Groove Armada doles out frigid album with Vertigo

If you want a good, short description about the sound of the British techno duo Groove Armada’s latest album, Vertigo (Jive Electro), look on the back of the album. Track six is called Serve Chilled, and that’s a pretty accurate summation of the sound of the album – chilled.

While Britain may have been the home of the electronica revolution in the 1990s, artists from other countries, such as France, began to make inroads late in the decade. The sound coming out of France, by groups such as Air and Daft Punk, had a more laid-back atmospheric sound to them mixed with a disco flair.

On Vertigo, Groove Armada sounds like it is trying to cram the cool laid-back French sound with the British dance/rave sound. The two styles just become a muddled, bland mix that stretches out more than 12 songs.

The album opens promisingly with Chicago. It’s a great song to put on as background noise while studying. Synth-effects warble in and out of the speakers, backed by steady, hypnotic beats. Other effects, such as a funk-guitar riff, help to keep the song from putting you completely to sleep. However, clocking in at more than seven minutes, the song is way too long. At about the fifth minute you keep waiting for it to end because the building blocks that made up the song just keep repeating and repeating – and repeating. Eventually, you just skip ahead to the next song.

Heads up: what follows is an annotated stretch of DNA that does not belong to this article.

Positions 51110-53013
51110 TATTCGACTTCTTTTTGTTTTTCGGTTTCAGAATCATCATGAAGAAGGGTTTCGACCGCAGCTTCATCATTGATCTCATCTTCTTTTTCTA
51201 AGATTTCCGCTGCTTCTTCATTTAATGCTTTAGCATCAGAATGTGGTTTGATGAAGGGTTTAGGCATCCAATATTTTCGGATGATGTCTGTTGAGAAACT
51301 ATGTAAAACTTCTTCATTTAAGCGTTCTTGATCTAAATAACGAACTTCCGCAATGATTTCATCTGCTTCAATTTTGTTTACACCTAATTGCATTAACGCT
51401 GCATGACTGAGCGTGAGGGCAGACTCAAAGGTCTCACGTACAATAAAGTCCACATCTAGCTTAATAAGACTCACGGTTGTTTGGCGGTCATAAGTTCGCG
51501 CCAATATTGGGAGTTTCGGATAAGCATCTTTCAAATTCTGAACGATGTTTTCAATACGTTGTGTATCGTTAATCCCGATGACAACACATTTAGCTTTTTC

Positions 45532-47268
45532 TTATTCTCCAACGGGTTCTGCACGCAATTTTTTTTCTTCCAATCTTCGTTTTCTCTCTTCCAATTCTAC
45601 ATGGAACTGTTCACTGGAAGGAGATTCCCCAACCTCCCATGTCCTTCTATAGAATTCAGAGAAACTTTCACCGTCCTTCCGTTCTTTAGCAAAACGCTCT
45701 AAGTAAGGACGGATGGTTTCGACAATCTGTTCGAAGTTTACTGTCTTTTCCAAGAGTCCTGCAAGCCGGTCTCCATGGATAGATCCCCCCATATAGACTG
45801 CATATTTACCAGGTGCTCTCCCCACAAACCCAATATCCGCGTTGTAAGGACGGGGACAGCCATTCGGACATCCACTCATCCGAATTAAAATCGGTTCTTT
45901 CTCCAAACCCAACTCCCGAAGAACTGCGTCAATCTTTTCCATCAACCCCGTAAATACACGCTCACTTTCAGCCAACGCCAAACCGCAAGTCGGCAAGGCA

As far as the album’s attempts to create an ambient sound go, Chicago is one of the better tracks. Most of the other tracks just go in one ear and out the other. Dusk You & Me sounds like an Air knock-off with its echoed trumpet sounds and slow jazzy beats. Serve Chilled is the epitome of the complaint that techno is a soulless cold style. At The River gets points for at least being different. The song sounds a bit like an old R&B hit.

The other half of Vertigo is a weak attempt to make dance music. Whatever,Whenever is a bland hip-hop track that sounds like Will Smith rapping over a Dr. Dre B-side beat. If Everyone Looked The Same starts out with a cool jolt of energy – snare drums snap and a low, funky synth-bass line. But whatever sample Groove Armada found to make the title chorus should be buried deep.

The poor choice of samples ruins Pre 63 and I See You Baby. Pre 63 had the ability to be one of the best tracks on the album. It opens with a mournful trumpet, playing slowly. This sound is built on by the addition of a pounding beat and a jazzy flute. But then, not knowing when to quit, samples of people chattering are thrown into the mix. The cool, laid-back world Groove Armada finally created is quickly destroyed.

I See You Baby gets the vote for one of the worst dance songs ever. As far as the music goes, it’s all right with its steady bass and funky beats. But then, the sample of a woman, who sounds like a woman who went to a club plastered saying I see you baby, shaking that ass, sounds like nails on a chalkboard.

The only point where Vertigo gets some life and energy comes at the very end. It’s Fatboy Slim’s remix of I See You Baby. While the god-awful sample is still there, Slim puts his big-beat skills in to full effect and gives the song a badly needed kick of energy. Unfortunately, it comes at the end.

On one track, a bland house song called In My Bones, a sample goes House music, it’s in my bones. After listening to Vertigo, you only wish Groove Armada had it in its heart too.

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